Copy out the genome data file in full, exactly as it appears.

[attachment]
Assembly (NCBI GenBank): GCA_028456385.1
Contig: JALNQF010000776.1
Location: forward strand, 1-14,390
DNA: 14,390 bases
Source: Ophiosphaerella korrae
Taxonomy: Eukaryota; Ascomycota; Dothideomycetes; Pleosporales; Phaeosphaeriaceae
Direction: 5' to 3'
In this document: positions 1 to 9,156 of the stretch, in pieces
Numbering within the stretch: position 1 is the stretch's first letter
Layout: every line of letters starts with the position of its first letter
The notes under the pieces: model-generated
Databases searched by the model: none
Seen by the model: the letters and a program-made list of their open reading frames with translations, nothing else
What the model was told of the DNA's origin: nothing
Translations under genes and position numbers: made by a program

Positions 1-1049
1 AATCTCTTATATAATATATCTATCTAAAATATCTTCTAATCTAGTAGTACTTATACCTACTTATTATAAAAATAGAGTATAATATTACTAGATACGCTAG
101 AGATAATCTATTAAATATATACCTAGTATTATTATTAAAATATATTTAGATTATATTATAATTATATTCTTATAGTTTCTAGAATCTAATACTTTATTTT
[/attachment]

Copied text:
Assembly (NCBI GenBank): GCA_028456385.1
Contig: JALNQF010000776.1
Location: forward strand, 1-14,390
DNA: 14,390 bases
Source: Ophiosphaerella korrae
Taxonomy: Eukaryota; Ascomycota; Dothideomycetes; Pleosporales; Phaeosphaeriaceae
Direction: 5' to 3'
In this document: positions 1 to 9,156 of the stretch, in pieces
Numbering within the stretch: position 1 is the stretch's first letter
Layout: every line of letters starts with the position of its first letter
The notes under the pieces: model-generated
Databases searched by the model: none
Seen by the model: the letters and a program-made list of their open reading frames with translations, nothing else
What the model was told of the DNA's origin: nothing
Translations under genes and position numbers: made by a program

Positions 1-1049
1 AATCTCTTATATAATATATCTATCTAAAATATCTTCTAATCTAGTAGTACTTATACCTACTTATTATAAAAATAGAGTATAATATTACTAGATACGCTAG
101 AGATAATCTATTAAATATATACCTAGTATTATTATTAAAATATATTTAGATTATATTATAATTATATTCTTATAGTTTCTAGAATCTAATACTTTATTTT